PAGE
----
Did you know that there are around 10 million people in the UK who have arthritis? What is Arthritis, how does it affect people's lives and how can computer technology help?
Our Look No Hands Campaign runs from Monday 13th May to Friday 17th May so every day this week we will be looking at a number of disabilities which cause people difficulty in using their hands. Some of these conditions are more common than you might think so we will tell you a bit about each disability, what forms of assistive technology can be used and where you can find more information.
What is Arthritis?
Most of us have heard of Arthritis. You’ve probably been told at some point in your life that cracking your knuckles would give you it. Which, might I add, is a complete myth, you’ll be pleased to hear. It’s a condition which causes inflammation and pain within a joint, also tenderness, restricted joint movement, joint weakness and sometimes muscle wasting. It affects people of all ages.
There are two type that are most common:
- Osteoarthritis: Which is the most common where the cartilage between your bones wastes away. This causes painful rubbing and is most common in the Hands, Spine, Hips and Knees.
- Rheumatoid Arthritis: This is more severe but less common form. This can lead to reduction of movement and breakdown of bone and cartilage.
How many people are affected?
There are around 10 million people in the UK who have arthritis. Our hands are one of the most frequently used body parts. When you think about it, we have 27 bones in each of our hands. That’s a lot of joints in which people suffering from arthritis would experience pain. This is one of the many reasons that arthritis can be such a debilitating condition.
Top Tips for computing with Arthritis:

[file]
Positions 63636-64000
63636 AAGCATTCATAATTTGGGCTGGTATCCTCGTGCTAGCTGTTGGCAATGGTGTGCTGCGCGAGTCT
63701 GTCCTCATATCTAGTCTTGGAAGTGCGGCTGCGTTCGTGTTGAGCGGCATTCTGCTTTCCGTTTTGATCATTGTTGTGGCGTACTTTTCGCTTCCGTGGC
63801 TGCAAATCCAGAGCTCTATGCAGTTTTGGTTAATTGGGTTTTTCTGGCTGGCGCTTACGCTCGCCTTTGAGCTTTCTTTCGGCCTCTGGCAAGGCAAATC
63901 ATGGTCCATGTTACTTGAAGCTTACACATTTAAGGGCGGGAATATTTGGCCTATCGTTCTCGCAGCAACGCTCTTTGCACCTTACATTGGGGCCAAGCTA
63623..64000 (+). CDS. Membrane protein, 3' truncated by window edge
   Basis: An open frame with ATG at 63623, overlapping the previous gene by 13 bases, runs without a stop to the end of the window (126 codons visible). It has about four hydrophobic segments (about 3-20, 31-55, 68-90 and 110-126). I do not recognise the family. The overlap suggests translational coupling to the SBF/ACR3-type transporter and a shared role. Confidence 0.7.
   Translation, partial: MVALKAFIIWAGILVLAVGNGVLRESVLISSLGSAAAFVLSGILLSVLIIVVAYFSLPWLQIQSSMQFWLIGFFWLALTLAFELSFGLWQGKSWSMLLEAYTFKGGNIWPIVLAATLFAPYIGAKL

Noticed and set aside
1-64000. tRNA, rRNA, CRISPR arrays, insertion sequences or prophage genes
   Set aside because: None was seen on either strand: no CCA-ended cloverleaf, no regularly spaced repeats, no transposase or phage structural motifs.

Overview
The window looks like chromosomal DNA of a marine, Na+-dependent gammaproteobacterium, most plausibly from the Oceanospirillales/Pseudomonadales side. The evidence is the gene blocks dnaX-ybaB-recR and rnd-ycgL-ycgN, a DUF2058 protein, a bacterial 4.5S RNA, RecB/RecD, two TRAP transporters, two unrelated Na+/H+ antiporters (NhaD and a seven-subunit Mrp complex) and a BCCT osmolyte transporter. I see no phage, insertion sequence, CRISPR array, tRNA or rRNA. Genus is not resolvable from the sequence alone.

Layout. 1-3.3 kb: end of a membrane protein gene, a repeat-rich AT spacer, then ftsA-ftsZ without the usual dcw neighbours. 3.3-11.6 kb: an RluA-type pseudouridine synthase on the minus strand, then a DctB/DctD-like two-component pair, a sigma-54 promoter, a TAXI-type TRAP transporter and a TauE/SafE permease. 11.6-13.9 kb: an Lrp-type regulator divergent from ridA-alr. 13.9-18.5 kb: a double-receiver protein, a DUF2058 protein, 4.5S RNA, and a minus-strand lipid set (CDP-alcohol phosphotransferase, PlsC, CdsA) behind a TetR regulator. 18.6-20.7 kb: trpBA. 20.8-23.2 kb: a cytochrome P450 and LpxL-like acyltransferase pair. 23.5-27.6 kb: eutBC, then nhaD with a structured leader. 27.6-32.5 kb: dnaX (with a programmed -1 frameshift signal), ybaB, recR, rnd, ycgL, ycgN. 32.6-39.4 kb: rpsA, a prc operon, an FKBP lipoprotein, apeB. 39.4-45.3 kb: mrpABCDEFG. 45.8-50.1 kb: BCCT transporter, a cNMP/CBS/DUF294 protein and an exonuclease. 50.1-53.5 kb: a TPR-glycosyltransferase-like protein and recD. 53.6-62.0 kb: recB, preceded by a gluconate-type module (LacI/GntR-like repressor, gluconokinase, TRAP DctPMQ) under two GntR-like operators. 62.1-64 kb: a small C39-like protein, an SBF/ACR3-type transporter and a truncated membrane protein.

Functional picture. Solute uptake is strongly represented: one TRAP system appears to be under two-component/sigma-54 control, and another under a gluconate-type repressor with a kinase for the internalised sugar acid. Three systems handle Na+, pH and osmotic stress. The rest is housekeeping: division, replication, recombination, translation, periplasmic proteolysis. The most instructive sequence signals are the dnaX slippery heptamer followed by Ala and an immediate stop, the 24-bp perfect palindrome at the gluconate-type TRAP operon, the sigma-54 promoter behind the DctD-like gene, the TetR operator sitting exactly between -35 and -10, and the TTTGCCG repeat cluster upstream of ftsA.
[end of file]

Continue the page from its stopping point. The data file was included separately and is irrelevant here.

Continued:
So what assistive technology would be useful for a person with Arthritis in their hands? Using a keyboard or a mouse might be really difficult for someone with arthritis. So we’ve got to look at alternatives:
- A roller-ball mouse might be easier for someone to use as they can put their whole hand on it, rather than just their finger.
- If they find a normal keyboard difficult to use they might want to look at a really soft touch keyboard or try an ergonimic keyboard or mouse.
- If using the keyboard is a bit slow they might want to use a word prediction package which makes things just a little bit easier and quicker. It also reduces the level of movement required. Why hit 6 keys when you might only need to hit 3?
- You can also use voice recognition to control the computer.
How can AbilityNet help?
There are a few ways that we can help:
- My Computer My Way. A list of free hints and tips that you can use to make your time on the computer that bit easier. http://www.abilitynet.org.uk/myway/
- Call our free Helpline. Our friendly, knowledgeable staff will discuss any kind of computer problem and do their best to come up with a solution. We’re open Monday to Friday from 9am to 5pm on 0800 269 545.
- We have a range of factsheets which talk in detail about technology that might help you, which can be downloaded for free. http://www.abilitynet.org.uk/factsheets
- Arrange a home visit. We have a network of AbilityNet ITCanHelp volunteers who can help if you have technical issues with your computer systems. They can come to your home, or help you over the phone.
Look No Hands!
- Donate Now! Text LOOK132 to 70070 without using your hands to donate £2 to our free services – try using your nose or toes!
- Smile. Have someone take a picture of you trying to text without using your hands.
- Share. Share the picture with us and your friends through Twitter, Facebook, Pinterest or Instagram use #abilitynet #looknohands so we can keep track of your pictures.